Sangharakshita's India 2

The Rainbow Road


Chapter Forty-Five


THE PLACE AT WHICH WE HAD ARRIVED with so much hope, and where we were to spend the next two weeks, was one of the most famous and ancient Buddhist shrines in India. With Lumbini, Bodh Gaya, and Sarnath it was, in fact, one of the four principal places of Buddhist pilgrimage, to which devout followers of the Enlightened One came to worship, to meditate, and to make offerings from all over the Buddhist world. Like Sarnath, it had been sacked at the time of the Muslim conquest, like Sarnath it had remained derelict and deserted for more than 600 years, and like Sarnath it had been reoccupied around the turn of the century after being disinterred by the spade of a British archaeologist. Like Sarnath, too, in addition to its two stupas it consisted mainly of a monastery and guest-house, a temple, a school, and an archaeological area. Unlike Sarnath, however, it was rather off the beaten track, and despite its importance was therefore a smaller and shabbier place, and much more rural in character. Indeed, with its weed-choked paths and shrub-infested masonry it had an air of having only partly emerged from the surrounding jungle. In atmosphere too Kusinara was unlike Sarnath. Though both were exceptionally peaceful places, at Sarnath the peacefulness was touched with joy, as of glad tidings imparted to mankind, whereas here it was tinged with solemnity, even with sadness, as of a great loss sustained. After all, Kusinara was the scene of the Great Decease, and though nearly 2,500 years had passed, the vibrations of the sublime pathos of the occasion still seemed to linger in the air.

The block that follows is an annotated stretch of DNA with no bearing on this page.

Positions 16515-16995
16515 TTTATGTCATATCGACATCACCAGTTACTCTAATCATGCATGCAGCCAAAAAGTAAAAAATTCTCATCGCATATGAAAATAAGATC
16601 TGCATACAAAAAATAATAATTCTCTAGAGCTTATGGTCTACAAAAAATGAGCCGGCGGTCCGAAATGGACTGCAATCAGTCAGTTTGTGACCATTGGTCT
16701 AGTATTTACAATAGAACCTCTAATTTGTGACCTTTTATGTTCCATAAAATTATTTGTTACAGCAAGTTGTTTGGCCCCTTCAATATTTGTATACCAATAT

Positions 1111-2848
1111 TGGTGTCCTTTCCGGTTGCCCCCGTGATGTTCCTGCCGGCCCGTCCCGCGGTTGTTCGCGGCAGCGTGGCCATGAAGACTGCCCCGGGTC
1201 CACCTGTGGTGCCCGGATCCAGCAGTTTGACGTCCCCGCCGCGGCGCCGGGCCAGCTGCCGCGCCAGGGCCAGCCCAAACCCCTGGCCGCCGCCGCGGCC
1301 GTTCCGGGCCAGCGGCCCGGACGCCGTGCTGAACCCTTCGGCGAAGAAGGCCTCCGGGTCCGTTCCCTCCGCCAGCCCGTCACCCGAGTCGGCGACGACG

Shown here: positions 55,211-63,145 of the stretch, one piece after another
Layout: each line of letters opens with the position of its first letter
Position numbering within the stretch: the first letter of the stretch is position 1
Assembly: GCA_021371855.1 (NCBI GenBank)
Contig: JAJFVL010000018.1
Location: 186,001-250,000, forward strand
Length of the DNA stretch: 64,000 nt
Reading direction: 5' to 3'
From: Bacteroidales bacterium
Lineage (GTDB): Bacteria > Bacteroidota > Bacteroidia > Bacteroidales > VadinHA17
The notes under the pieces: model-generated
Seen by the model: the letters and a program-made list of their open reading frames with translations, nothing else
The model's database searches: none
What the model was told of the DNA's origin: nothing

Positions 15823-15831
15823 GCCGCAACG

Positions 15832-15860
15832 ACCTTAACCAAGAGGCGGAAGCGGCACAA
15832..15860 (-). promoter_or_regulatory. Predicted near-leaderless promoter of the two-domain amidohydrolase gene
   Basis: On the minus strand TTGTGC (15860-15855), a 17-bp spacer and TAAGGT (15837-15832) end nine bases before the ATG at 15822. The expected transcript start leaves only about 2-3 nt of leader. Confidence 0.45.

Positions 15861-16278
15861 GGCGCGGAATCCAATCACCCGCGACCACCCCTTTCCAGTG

As might have been expected, the resident monastic community of Kusinara was even smaller than that of Sarnath. In fact it consisted of only U Chandramani himself and an Indian monk, his disciple. There were, however, five or six shaven-headed, yellow-robed anagarikas. Though faithful observers of the Ten Precepts, these devoted women were not technically nuns, indeed could never be nuns, for according to the Theravada, the form of Buddhism predominant in South-east Asia, the tradition of ordination for women had died out many centuries ago and could not be revived. In addition to their personal religious duties, the anagarikas cooked and swept for the monks and did the rest of the menial work. The oldest and seniormost of them was a frail little old woman of about sixty-five known as Mother Vipassana, and it was to her that one of our letters of introduction was addressed. A Nepalese brahmin by birth, and for many years a widow, she had been drawn to Buddhism through her contact with U Chandramani and for the last few years had lived in retirement at Kusinara. Apart from keeping a motherly eye on the other anagarikas, all of whom were much younger than herself, she devoted her time to the study of the Pali texts and to meditation. Though it may have been less radiant, the smile that lit up her worn features had the same peculiar sweetness as that which had illumined the face of Mother Lakshmi, in the Sandalwood Country. From the very first she took a great liking to Satyapriya and me, and could never do enough for us. No sooner had she read the letter of introduction than she set about preparing us a meal, had a room in the guest-house swept out, showed us where we could take a bath and, most important of all, arranged for us to see U Chandramani.